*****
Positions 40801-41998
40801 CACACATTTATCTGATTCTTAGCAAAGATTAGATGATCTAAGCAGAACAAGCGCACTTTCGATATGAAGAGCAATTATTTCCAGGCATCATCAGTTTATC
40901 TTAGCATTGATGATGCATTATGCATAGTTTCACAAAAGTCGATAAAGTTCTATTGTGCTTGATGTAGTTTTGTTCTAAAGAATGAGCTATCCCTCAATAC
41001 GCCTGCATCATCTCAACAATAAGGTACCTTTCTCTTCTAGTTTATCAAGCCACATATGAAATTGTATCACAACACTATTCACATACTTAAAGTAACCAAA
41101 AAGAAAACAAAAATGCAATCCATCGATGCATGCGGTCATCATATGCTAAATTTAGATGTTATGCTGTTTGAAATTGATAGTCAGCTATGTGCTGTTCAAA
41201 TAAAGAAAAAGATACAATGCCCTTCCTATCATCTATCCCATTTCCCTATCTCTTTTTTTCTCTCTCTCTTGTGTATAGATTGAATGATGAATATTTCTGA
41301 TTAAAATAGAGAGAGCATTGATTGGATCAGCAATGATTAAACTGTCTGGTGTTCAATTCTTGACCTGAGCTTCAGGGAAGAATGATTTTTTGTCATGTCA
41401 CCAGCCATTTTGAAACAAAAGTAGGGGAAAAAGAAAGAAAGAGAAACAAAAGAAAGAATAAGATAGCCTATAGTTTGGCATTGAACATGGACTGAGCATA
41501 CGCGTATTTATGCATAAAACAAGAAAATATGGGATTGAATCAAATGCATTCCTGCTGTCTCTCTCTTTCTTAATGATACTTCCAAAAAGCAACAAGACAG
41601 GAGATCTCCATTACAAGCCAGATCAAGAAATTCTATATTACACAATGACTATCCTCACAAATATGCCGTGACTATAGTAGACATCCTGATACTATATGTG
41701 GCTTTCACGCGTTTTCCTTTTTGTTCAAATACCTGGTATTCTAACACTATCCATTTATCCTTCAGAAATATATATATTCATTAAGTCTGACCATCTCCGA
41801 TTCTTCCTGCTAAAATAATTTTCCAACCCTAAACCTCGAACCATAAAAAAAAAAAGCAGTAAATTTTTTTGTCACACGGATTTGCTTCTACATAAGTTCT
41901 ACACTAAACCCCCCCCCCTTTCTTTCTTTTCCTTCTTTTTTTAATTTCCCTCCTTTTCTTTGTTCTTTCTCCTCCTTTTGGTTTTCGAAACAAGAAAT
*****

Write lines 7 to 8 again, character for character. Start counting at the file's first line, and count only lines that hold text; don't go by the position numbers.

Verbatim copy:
41301 TTAAAATAGAGAGAGCATTGATTGGATCAGCAATGATTAAACTGTCTGGTGTTCAATTCTTGACCTGAGCTTCAGGGAAGAATGATTTTTTGTCATGTCA
41401 CCAGCCATTTTGAAACAAAAGTAGGGGAAAAAGAAAGAAAGAGAAACAAAAGAAAGAATAAGATAGCCTATAGTTTGGCATTGAACATGGACTGAGCATA